>Quebec Nordiques, Hartford Whalers and, of course, Edmonton Oilers.
        >
        >"Unfortunately," said Howell, "they weren't ready to part with the team
        names.
        >
        >"But we're working on it."
        >
        >
        >
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      • Jason Glass
        ... Maybe I was reading too much into it but I got the impression that Howell had more of a triple A level minor league in mind.
        Message 3 of 5 , Apr 28, 2000
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          Craig wrote:

          >Where the heck will the players come from? Already the NHL has a problem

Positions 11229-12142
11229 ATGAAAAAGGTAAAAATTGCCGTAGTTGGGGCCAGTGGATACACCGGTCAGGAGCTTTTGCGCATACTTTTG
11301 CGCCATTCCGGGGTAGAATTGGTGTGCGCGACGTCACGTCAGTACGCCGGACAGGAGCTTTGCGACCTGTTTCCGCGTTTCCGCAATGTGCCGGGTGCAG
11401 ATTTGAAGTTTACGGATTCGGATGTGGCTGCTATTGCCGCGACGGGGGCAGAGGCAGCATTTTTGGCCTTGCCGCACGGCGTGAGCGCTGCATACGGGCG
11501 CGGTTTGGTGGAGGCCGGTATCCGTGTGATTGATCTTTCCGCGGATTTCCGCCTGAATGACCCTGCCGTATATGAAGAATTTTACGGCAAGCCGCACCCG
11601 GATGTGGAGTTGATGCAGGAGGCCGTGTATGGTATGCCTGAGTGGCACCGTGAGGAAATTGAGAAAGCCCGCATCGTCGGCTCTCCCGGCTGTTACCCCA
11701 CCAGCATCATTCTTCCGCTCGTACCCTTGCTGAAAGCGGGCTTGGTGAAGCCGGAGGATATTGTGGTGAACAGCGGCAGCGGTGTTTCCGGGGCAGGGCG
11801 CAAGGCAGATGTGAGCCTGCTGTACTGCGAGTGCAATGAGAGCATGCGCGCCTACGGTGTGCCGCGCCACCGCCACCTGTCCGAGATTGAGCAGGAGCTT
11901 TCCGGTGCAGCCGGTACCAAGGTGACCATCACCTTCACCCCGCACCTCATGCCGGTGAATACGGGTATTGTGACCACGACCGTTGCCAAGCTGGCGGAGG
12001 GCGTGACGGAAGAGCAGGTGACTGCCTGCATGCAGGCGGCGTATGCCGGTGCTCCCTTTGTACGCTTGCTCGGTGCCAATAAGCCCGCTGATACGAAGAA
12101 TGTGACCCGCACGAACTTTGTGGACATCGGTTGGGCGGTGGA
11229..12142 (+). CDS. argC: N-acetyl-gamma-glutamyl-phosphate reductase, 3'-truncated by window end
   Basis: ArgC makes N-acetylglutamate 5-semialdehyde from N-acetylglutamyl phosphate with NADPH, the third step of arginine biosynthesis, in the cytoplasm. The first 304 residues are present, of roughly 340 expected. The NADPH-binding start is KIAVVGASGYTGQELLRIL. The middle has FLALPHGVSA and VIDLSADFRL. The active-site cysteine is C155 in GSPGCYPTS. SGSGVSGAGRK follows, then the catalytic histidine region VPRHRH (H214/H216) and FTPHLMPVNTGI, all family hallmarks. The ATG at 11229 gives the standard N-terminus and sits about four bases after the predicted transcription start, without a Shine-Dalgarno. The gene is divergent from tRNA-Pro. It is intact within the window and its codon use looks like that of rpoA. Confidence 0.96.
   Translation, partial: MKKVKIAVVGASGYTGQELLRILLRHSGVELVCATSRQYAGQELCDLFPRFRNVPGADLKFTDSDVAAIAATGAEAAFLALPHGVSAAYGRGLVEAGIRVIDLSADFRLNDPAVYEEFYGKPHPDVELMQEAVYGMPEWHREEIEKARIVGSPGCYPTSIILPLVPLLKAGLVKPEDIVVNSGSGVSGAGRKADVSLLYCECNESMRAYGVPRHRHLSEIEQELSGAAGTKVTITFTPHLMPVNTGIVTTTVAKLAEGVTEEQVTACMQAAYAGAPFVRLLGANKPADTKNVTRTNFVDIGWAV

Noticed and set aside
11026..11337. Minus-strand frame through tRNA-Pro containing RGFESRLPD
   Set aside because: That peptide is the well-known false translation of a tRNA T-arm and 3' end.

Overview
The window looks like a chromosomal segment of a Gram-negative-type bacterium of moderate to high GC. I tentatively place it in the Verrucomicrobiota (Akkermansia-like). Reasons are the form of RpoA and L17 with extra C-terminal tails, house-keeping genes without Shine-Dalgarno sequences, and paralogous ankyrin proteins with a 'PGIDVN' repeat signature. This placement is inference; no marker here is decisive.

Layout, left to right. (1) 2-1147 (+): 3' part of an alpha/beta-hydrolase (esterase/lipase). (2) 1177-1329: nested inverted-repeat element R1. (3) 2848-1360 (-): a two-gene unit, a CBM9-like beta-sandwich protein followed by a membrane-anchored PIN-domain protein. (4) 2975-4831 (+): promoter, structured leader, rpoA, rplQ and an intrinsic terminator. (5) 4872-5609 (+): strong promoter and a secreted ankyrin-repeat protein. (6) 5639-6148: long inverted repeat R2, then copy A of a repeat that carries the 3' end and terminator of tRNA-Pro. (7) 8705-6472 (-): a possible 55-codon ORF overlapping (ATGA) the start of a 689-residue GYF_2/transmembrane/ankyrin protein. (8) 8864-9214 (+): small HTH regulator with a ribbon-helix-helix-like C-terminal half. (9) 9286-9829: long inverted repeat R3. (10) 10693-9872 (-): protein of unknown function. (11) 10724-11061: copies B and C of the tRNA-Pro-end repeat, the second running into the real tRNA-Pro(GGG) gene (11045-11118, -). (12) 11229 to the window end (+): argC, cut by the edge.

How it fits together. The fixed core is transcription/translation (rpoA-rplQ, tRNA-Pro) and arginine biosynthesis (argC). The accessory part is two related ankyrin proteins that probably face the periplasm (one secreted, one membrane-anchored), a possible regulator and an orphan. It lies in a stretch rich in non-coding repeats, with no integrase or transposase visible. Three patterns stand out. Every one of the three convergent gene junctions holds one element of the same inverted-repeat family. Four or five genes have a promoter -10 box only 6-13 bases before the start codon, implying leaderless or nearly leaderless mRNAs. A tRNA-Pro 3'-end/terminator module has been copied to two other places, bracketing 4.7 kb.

>with few teams having more than one good line and one pair of NHL caliber
          >defensmen. My god, what will the product look like in either league if the
          >WHA starts again? Remember in the 70's the WHA still had the college ranks,
          >and Europe which the NHL had basically ignored.

          Maybe I was reading too much into it but I got the impression that Howell
          had more of a triple A level minor league in mind.
        • William Underwood
          Number One players: The NHL, outside of a few top teams is hopelessly broken--as a rule, you couldn t POSSIBLY present more boring hockey! If a new league
          Message 4 of 5 , Apr 28, 2000
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            Number One players: The NHL, outside of a few top teams is hopelessly
            broken--as a rule, you couldn't POSSIBLY present more boring hockey! If a
            new league could open up play a bit so that smaller, more skilled players